The Alaotra Grebe (Tachybaptus rufolavatus), also known as Delacour's Little Grebe or Rusty Grebe, is or was a grebe found only on Lake Alaotra and surrounding lakes in Madagascar. The last sighting (which may have been a hybrid with the Little Grebe) was in 1988 and it may well be extinct, but all areas of remaining habitat have yet to be thoroughly searched.
This species declined in the course of the 20th century, mainly due to habitat destruction and predation by introduced snakehead murrel (Channa striata) (Andrianandrasana et al., 2005). Also, the few remaining birds increasingly hybridized with Little Grebes which use the wetlands as a migration stopover site; as the species differed in several key aspects, the hybrid birds may have suffered from decreased fitness, to the detriment of the rufolavatus gene pool.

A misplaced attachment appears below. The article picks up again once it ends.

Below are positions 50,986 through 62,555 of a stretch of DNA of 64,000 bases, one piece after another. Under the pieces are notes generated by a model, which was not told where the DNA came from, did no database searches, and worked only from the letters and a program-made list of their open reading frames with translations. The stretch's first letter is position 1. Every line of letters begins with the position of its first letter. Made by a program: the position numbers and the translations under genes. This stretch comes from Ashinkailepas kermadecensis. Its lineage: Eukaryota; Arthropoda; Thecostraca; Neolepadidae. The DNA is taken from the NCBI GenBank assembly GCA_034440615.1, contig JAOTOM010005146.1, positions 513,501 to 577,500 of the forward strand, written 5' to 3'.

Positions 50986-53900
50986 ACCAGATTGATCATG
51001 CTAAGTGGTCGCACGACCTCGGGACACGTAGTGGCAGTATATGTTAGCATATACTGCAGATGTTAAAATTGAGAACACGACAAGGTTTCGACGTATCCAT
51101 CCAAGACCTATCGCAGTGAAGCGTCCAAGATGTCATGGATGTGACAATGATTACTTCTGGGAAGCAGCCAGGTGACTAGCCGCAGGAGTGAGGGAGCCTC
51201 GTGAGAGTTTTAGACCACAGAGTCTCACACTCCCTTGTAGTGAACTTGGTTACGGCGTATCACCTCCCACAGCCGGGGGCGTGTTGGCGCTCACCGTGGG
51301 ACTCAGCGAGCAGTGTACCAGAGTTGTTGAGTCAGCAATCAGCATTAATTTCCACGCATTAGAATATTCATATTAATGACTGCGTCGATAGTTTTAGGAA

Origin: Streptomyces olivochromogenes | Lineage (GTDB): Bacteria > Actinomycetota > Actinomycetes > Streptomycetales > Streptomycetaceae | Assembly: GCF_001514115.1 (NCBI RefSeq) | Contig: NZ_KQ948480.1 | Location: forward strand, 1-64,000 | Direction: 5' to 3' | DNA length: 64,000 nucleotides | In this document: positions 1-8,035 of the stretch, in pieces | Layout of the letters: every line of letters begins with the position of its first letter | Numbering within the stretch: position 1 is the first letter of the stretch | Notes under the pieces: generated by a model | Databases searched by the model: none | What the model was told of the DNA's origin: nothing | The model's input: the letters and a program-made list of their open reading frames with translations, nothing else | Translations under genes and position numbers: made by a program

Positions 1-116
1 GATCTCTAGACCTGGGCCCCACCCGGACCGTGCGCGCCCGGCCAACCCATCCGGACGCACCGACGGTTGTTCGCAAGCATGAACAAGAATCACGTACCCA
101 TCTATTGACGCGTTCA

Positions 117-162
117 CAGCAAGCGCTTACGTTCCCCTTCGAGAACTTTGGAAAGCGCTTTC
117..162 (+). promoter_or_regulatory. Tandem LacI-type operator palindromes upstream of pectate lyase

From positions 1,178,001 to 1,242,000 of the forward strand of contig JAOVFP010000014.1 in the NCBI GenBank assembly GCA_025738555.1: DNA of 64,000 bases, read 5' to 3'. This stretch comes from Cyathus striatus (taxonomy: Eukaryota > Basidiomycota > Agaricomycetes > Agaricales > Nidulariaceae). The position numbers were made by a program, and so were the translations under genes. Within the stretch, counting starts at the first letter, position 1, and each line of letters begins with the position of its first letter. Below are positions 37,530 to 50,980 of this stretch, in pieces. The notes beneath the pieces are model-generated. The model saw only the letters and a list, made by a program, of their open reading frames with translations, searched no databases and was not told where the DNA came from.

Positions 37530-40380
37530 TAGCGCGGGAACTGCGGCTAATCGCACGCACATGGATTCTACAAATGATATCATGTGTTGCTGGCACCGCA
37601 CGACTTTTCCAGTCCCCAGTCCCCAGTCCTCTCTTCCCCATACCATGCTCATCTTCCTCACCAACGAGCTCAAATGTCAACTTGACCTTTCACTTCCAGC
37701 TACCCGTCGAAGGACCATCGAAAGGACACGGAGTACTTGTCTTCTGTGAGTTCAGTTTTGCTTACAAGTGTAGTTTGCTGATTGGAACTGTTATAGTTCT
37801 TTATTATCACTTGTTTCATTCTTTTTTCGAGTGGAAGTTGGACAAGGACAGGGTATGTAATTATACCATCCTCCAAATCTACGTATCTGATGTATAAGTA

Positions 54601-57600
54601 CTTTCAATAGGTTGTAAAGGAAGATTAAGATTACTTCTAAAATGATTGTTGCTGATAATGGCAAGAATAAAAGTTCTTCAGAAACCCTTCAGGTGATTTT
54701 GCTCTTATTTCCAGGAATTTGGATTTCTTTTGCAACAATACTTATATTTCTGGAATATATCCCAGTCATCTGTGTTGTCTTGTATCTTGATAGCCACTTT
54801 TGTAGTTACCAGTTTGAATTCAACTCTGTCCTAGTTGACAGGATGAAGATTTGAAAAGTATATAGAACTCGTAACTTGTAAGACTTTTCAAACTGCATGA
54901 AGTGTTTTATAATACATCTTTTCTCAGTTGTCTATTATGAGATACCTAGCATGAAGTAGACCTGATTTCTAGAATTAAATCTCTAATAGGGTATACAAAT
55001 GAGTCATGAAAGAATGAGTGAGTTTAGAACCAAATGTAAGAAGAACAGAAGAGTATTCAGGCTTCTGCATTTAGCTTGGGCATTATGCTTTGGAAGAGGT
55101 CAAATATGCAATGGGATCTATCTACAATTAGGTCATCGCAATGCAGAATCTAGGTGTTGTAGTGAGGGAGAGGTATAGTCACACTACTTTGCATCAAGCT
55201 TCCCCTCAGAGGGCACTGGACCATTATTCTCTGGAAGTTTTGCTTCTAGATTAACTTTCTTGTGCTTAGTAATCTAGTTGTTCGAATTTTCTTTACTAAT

The rediscovery of the Madagascar Pochard in 2006 (which also went extinct on Lake Alaotra) may be taken as an indication that searches should not be postponed. Unlike this species however, the grebe had poor powers of dispersal and was never found elsewhere.
It is listed as "Critically Endangered" on the IUCN Red List, although BirdLife International, the official Red List authority for birds, add that it is "Possibly Extinct".
- Atitlán Grebe, extinct since 1989 for analogous reasons.
- ^ a b BirdLife International (2008). Tachybaptus rufolavatus. 2008 IUCN Red List of Threatened Species. IUCN 2008. Retrieved on 2008-11-04.
- ^ BirdLife International (2007). "Species factsheet: Tachybaptus rufolavatus". http://www.birdlife.org/datazone/species/index.html?action=SpcHTMDetails.asp&sid=3630. Retrieved on 2008-04-19.